Amnesty International questions freedom of expression in Singapore
In its annual survey of the human rights records of countries from around the world, Amnesty International expressed concern about Singapore, saying that the People’s Action Party (PAP) “continued to penalize government critics for exercising their right to freedom of expression.”
Well, that’s a rather harsh accusation to throw around.
Just who are these “government critics” who were punished for “exercising their right to freedom of expression”? Let’s take a look.
Pointing out freedom of expression as an area of concern in Singapore, Amnesty International brought up the issue of 16-year-old Amos Yee who, was sentenced to four weeks’ jail, backdated to 2 Jun 2015.
He was found guilty for making offensive remarks against Christianity and another for circulating obscene imagery. A third charge, on his statements about Mr Lee Kuan Yew in a YouTube video, was withdrawn.
Amos was detained in Changi Prison after he refused probation. The United Nations had also urged Singapore to release him, saying that it was concerned that the criminal sanctions “seem disproportionate and inappropriate in terms of the international protections for freedom of expression and opinion”.
It asked to “give special consideration to his juvenile status and ensure his treatment is consistent with the best interests of the child” in line with the UN Convention on the Rights of the Child to which Singapore is a party.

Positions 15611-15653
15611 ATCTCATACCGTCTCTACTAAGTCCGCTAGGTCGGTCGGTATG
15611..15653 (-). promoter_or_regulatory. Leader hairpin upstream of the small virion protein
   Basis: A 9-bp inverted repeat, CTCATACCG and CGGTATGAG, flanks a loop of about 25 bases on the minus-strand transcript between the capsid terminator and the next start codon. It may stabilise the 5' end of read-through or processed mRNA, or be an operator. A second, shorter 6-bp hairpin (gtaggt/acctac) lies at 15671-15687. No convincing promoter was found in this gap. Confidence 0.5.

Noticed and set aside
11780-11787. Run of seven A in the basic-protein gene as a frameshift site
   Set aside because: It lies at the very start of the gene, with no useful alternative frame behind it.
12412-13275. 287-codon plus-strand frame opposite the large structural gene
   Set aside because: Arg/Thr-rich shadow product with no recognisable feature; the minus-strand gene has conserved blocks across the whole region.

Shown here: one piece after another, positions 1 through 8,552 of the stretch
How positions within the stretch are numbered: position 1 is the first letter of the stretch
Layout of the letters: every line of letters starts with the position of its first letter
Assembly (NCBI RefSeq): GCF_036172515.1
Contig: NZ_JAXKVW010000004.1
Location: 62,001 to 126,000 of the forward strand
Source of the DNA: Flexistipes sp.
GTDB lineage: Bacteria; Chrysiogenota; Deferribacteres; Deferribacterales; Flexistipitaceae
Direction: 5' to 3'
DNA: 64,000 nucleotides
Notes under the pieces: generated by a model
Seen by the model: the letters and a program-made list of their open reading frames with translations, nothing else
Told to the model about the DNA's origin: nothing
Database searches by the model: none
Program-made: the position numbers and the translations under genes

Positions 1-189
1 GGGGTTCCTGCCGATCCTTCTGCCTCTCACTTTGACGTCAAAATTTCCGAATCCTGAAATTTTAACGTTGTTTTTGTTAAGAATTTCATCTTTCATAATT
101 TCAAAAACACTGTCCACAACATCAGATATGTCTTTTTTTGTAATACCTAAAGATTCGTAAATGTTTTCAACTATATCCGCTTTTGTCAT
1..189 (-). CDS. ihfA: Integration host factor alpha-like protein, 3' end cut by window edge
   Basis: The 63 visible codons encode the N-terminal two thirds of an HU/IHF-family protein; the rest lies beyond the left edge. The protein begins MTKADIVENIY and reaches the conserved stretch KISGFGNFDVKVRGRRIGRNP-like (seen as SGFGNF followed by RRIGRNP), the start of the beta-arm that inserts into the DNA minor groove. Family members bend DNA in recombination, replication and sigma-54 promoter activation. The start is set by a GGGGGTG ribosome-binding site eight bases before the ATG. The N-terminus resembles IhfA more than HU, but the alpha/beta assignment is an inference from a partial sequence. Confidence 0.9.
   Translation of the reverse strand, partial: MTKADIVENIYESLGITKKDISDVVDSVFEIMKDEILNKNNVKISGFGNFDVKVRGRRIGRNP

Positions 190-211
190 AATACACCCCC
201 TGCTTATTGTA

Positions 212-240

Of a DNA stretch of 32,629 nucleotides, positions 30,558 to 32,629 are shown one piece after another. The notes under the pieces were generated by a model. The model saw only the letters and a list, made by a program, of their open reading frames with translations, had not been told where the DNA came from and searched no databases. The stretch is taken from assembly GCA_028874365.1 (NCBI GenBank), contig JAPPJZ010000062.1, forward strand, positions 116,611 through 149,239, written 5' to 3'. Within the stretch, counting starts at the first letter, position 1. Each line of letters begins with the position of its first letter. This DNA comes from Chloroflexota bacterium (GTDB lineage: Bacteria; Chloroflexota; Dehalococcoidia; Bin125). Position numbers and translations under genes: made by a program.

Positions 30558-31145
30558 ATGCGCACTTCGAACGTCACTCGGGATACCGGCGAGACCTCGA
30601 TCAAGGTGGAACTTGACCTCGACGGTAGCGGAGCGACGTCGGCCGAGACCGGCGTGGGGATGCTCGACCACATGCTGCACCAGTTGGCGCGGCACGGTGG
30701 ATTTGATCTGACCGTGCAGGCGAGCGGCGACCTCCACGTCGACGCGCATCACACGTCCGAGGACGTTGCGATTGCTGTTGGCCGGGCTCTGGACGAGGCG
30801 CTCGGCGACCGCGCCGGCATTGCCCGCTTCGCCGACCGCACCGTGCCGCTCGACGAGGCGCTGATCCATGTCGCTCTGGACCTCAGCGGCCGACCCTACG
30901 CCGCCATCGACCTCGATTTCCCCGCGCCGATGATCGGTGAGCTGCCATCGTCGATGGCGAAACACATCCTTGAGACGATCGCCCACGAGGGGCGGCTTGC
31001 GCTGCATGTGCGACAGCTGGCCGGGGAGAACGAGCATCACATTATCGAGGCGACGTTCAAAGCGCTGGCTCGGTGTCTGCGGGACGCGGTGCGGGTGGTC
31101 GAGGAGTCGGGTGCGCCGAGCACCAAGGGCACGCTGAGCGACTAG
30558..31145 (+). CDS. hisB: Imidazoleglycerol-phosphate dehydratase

The Real Singapore
Amnesty International also highlighted now defunct news website, The Real Singapore (TRS), whose license was suspended by Media Development Authority (MDA) after it published articles that “sought to incite anti-foreigner sentiments in Singapore”.
The two faced seven counts of sedition and a charge under the Penal Code for failure to produce documents required by the police.
MDA had suspended TRS’ license to operate, even before its ongoing court case has been concluded.
Human rights lawyer M. Ravi was temporarily suspended from his practice since February 2015 “on health grounds”. He handled cases involving the death penalty; freedom of expression; lesbian, gay, bisexual, transgender and intersex (LGBTI) workers’ rights; and the rights of foreign workers facing deportation.
While Singapore Law Society maintained that his mental condition was the reason his certificate was not renewed, Amnesty International points out that there were concerns that the move may have been politically motivated.
M Ravi is part of The Reform Party where he was fielded to compete for Ang Mo Kio Group Representation Constituency (GRC) during the 2015 general elections.
The Amnesty International report surveys human rights records of countries around the world. The full report can be read here.
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